My dear old friend Betsy, with whom I have been friends for 65 years, asked me to go with her to Key West. Hummm, I said "I think you won't like Key West". I know Betsy. Well, she said, suggest something else. So I said, "How about Sanibel Island?"
I spent every spring vacation at Sanibel Island from the time I was about 8 years old to my Junior year in College. It was a fantastic place, filled with wonderful things to do, as I was obsessed with shells even before my grandmother took me to this wondrous place. I have been back to the Island, several times since 1958, just to drive through and try out the "Ding" Darling wildlife refuge with my mother and husband but not to stay. This time I suggested that we try to stay at the Island Inn which was where my grandmother had us stay every year. Our original plan was to spend two nights there and go further south to the Everglades south of Naples for the rest of the week, but once there that plan was hastily scrapped in favor of our daily runs through the Ding Darling Refuge, and the lazy hours spent on the beach watching pelicans and terns dive bomb the water.
So much...dolphins, pelicans, herons, an aligator, a racoon, tangled mangrove trees with their eery roots, Queenie's Ice Cream, The Shell Museum, beautiful skies and gorgeous sunsets. It was hypnotic sitting on our balcony watching the palm fronds waving in the breeze. Nothing much more to do than that...that was enough.
Because of Sanibel's unique position in the Gulf of Mexico, and the currents and prevailing winds shells get stirred up from the deep ocean and flung up on the beaches in huge piles, sometimes. Shelling on Sanibel is a hobby for some, an obsession for others, and a casual pastime for most visitors. The photo above is so typical of the high tide line with the daily spewing forth from the ocean depths. Very, very lucky people can find the rarities, a Junonia, or perfect Scotch Bonnet or Murex with all her spines intact.
For awhile during the day it looked like we might have clear atmosphere to see the "green flash" but as the sun went down clouds appeared and prevented us from seeing that rare occurrence, which I have seen several times. It was not to be this time either, but the sunsets were amazing.
I was slowly being restored to some kind of sanity by watching all this hypnotic activity...sandpipers running frantically along the edge of the surf, never to be knocked down, and the surf sounds, making me feel drugged with relaxation.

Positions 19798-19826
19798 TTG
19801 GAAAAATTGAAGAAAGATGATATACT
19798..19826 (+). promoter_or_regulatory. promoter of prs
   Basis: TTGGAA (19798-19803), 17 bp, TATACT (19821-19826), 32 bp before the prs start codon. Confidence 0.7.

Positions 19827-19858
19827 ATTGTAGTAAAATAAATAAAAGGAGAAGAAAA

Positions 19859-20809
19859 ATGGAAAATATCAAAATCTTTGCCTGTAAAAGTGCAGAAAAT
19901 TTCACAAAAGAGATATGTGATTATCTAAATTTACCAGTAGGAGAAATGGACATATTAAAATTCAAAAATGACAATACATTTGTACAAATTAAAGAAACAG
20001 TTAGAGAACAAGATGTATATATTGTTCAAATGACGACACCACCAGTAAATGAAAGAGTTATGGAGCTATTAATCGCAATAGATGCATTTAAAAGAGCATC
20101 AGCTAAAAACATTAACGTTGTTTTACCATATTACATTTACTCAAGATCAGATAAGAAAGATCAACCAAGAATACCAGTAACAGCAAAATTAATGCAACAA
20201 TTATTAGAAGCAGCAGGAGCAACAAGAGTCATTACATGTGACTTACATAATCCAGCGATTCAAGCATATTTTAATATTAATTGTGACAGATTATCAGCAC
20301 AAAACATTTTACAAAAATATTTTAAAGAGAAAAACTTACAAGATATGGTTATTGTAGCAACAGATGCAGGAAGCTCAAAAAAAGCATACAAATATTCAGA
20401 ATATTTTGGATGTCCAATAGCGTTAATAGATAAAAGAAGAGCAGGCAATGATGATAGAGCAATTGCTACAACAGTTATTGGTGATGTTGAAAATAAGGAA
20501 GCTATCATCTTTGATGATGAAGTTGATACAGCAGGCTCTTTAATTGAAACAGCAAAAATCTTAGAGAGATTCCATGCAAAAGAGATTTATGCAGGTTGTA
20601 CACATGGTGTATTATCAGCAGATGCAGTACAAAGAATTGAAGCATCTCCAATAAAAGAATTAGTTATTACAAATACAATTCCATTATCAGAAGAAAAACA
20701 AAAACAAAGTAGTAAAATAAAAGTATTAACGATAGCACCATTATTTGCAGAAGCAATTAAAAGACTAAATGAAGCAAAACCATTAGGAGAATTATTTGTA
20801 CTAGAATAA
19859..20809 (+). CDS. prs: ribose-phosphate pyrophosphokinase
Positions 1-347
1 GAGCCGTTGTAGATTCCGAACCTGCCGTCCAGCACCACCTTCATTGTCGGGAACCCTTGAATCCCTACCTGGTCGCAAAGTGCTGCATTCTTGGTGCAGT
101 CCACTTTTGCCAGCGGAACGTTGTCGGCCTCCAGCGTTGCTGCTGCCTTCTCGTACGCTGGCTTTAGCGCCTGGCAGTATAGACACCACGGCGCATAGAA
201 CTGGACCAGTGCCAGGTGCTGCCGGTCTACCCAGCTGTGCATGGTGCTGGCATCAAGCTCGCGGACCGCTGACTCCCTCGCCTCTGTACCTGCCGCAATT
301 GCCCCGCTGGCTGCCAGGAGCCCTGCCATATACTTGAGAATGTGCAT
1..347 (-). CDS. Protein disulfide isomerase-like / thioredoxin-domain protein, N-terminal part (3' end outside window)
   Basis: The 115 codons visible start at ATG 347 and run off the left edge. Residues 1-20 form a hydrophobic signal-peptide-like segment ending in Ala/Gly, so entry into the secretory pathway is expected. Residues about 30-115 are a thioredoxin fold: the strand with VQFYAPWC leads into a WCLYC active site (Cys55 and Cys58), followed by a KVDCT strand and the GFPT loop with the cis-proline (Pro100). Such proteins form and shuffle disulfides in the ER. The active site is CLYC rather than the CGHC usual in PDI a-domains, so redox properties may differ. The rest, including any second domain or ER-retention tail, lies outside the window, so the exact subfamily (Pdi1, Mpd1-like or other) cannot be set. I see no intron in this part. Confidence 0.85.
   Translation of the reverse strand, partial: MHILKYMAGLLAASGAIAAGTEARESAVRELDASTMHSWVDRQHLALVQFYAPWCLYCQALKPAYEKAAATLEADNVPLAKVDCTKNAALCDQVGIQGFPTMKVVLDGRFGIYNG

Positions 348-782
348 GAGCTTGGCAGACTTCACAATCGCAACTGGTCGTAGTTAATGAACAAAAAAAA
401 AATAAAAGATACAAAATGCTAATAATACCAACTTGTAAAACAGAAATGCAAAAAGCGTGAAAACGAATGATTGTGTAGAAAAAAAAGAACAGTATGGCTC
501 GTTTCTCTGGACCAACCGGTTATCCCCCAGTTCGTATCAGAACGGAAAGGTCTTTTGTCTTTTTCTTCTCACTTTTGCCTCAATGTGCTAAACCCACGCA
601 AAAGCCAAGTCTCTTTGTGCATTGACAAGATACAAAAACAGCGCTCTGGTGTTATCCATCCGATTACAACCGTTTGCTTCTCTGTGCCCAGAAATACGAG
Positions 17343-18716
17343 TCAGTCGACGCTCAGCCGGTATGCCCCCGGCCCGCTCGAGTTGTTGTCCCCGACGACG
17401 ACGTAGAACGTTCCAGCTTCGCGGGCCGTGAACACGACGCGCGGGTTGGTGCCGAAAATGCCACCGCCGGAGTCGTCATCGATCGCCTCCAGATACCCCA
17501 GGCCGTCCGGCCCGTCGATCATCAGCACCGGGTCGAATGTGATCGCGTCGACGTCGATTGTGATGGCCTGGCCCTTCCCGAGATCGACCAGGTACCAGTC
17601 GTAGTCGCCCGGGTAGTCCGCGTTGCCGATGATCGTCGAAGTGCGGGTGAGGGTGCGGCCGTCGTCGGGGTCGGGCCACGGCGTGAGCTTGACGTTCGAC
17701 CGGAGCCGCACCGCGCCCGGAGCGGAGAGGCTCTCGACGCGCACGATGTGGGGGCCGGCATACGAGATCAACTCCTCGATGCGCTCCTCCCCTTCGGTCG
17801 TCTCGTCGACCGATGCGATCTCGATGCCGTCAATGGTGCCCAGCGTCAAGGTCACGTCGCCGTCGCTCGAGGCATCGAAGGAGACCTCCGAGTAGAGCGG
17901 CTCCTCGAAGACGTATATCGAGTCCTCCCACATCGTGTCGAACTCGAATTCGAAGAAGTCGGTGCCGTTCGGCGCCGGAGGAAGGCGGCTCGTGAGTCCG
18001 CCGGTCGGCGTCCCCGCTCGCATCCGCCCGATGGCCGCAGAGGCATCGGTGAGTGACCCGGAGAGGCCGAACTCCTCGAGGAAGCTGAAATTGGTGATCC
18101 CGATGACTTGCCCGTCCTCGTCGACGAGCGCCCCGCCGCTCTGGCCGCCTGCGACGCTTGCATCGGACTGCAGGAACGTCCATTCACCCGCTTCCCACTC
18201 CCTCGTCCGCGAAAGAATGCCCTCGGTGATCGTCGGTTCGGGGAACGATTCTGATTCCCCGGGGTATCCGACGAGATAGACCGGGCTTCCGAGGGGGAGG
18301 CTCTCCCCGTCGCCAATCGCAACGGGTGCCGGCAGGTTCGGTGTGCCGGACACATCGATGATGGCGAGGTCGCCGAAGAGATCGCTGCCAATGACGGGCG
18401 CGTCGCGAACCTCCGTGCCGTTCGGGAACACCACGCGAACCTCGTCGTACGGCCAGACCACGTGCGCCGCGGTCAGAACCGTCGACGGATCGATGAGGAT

On the north side of Sanibel there is a totally different habitat than the southern beach side. Most of it is mangrove swamp and it is here that many people have made efforts to conserve these wild lands. Sanibel has seen progress, no doubt about that, from the late 1940s when I first arrived there to find only one small paved road, and a ferry to get there. Now there is a bridge and shops and food places and shell shops and T-Shirt places, but it is tackful and no building can be higher than 3 stories, so you have modest development along the beaches and no development for most of the Island's interior and mangrove edges. It is amazing, and wonderful, not pretentious like some places, and there is obviously money there, lots of it, but they do things like require you to be off the beaches after 9:00pm and you are not allowed to have even a flash light on the beach at night because it will disorient the sea turtles who nest there. No wild beach parties here!
The mangrove trees put tangled roots down into the water.
On the bay side is the entrance to The J.R. "Ding" Darling National Wildlife Refuge. We bought a pass that allowed us lifetime access to all the Federal protected lands. This is bird watching at its easiest....from the front seat of your car! You drive about 4 miles through this swamp, scanning right and left to see whatever is out feeding, preening, or roosting. It is a mecca for photographers, and birders, and especially birders who, like me, are not hikers! We made daily runs through the sanctuary in the early morning and again in the late afternoon. The photo above is of a flock of Roseate Spoonbills. In my early days of Sanibel, spoonbills were so rare a sighting of one of them would bring applause in the dining room of Island Inn at dinner, as well as finding a Junonia or catching a rare fish. It was that kind of place!
"Ding" Darling was a political cartoonist and he was syndicated all over the nation's newspapers, having a huge following and his ability to visually poke at the politicians and get things done in Washington was legendary. He was a friend to both Roosevelt presidents, and was for a time involved in setting up federal programs for conservation. He love to come to Sanibel and after his death this sanctuary was set up to honor him.
We could not have asked for better accommodations. We had a continental breakfast at the Inn, and we had a kitchen with refrigerator, stove, and microwave in our rooms. It was quite nice to shop in the two Island supermarkets for our lunches and dinners, and we discovered the locally made Queenie's Ice Cream which was so addictive we had to have a pint each night.
I'm slowly trying to get back into my regular life, which is very difficult to do! It has been so long since I spent 5 days doing nothing I can not remember when it was. Vacations should always be this way!